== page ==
What Butterfly Is That? By Cherie Luke, Jefferson County Master Gardener
Is one of your gardening goals this year to attract more butterflies? Mine is!
Butterfly gardening, and butterfly watching have become increasingly popular in the last few years, along with butterfly conservation. Many people think that butterflies are also good pollinators because they spend a lot of time on flowers but they are not. They do not have a body shape conducive to transferring pollen for most flowers. Still, I find watching them can be fascinating and beautiful as they fly around the garden from flower to flower.
Butterflies belong to the family of insects known as Lepidoptera. There are 20,000 species of butterflies worldwide and 575 in the continental United States.
To attract butterflies to your yard, first and most important is to have a life-sustaining environment. It is vital that insecticides are not used in or near your garden.
Butterflies need flowers for nectar (energy), and specific caterpillar host plants to lay their eggs. Host plants have evolved in order to feed the caterpillars that emerge from these eggs. After emergence, caterpillars eat the host plant leaves. Without host plants in your garden or yard, butterflies will go elsewhere when it's time to lay their eggs. Trees, shrubs, perennials, and grasses all can serve as important host plants.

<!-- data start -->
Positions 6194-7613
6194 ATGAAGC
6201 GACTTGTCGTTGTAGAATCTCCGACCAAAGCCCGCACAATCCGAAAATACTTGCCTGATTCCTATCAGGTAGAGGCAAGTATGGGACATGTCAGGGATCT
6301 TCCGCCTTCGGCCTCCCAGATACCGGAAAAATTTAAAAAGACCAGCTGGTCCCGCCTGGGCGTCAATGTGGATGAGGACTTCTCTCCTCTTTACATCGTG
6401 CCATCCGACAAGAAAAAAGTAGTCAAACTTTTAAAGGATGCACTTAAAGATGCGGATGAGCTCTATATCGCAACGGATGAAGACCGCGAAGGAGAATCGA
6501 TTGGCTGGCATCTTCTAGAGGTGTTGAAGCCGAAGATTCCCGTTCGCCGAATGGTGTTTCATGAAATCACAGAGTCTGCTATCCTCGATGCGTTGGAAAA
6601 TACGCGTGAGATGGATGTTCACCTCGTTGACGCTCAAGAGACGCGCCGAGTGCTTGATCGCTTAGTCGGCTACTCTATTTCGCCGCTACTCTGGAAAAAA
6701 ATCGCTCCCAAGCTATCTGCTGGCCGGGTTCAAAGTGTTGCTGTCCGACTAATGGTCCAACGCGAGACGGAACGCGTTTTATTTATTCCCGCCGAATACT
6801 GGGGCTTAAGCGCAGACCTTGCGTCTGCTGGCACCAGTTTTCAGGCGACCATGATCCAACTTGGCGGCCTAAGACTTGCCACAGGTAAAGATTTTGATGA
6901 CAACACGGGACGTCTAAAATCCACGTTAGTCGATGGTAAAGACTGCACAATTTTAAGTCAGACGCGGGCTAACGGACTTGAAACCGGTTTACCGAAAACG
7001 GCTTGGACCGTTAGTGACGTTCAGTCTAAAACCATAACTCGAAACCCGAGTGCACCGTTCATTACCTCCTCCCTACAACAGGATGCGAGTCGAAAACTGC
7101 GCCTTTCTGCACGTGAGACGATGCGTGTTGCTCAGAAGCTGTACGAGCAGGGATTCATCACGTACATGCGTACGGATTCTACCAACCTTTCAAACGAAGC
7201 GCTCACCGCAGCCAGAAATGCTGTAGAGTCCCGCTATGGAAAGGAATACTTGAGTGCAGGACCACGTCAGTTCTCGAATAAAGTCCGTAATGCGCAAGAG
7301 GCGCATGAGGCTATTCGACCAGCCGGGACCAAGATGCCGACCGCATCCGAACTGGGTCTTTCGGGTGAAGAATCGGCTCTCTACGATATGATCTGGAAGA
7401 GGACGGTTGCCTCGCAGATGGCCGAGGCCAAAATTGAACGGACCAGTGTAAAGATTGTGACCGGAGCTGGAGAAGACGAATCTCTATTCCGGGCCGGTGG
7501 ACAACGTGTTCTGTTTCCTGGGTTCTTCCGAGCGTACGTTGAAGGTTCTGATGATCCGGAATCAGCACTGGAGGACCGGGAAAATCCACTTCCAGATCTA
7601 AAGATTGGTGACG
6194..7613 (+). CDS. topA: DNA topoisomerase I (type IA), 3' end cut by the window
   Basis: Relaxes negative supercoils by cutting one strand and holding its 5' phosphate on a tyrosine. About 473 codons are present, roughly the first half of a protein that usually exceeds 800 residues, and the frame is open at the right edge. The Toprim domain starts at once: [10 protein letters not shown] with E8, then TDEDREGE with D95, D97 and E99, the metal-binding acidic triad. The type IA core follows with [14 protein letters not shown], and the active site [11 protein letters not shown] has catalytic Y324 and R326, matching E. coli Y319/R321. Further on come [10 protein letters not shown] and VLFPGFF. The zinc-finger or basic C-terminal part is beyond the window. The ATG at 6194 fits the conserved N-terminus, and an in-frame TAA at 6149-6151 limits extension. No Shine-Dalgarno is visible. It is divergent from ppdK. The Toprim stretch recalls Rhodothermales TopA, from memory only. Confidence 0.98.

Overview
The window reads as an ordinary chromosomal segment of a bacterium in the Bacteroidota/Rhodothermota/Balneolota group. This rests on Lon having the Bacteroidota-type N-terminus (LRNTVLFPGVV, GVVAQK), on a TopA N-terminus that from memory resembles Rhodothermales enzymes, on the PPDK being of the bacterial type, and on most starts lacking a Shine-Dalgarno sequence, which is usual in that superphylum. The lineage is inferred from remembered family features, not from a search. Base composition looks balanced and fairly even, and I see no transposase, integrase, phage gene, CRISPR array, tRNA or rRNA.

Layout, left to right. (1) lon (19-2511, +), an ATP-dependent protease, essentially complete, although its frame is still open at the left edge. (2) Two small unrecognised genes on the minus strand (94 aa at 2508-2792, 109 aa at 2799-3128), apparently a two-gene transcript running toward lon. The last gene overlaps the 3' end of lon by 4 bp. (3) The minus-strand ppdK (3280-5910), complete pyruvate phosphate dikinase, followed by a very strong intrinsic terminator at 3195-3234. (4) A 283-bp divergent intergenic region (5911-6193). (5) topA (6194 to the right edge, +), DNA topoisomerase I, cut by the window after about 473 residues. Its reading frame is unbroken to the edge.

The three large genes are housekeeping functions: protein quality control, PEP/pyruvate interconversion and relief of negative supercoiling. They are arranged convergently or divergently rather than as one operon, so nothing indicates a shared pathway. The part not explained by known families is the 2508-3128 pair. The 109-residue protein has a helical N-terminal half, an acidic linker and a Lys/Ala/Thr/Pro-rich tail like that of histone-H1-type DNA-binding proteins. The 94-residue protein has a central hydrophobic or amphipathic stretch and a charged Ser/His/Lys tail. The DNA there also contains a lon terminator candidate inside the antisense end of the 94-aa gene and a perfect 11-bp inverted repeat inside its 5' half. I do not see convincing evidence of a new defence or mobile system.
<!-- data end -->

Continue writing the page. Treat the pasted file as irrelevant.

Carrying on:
|Monarch butterfly on host plant Asclepias tuberosa (Butterfly weed) in my yard|
It is also a good idea to have a water source for butterflies. A saucer with pebbles, on or low to the ground, makes a good place for them to have a drink. Just remember to keep the water fresh.
And last but not least, it's fun to identify what kinds of butterflies are attracted to your garden. There are many books available to help you identify which butterflies are visiting your garden. The new one I like is, Butterflies of the Colorado Front Range, A Photographic Guide to 100 Species, by Janet R. Chu and Stephen R. Jones.
For more information on attracting butterflies to your garden see:
Information on understanding pesticide impact on butterflies: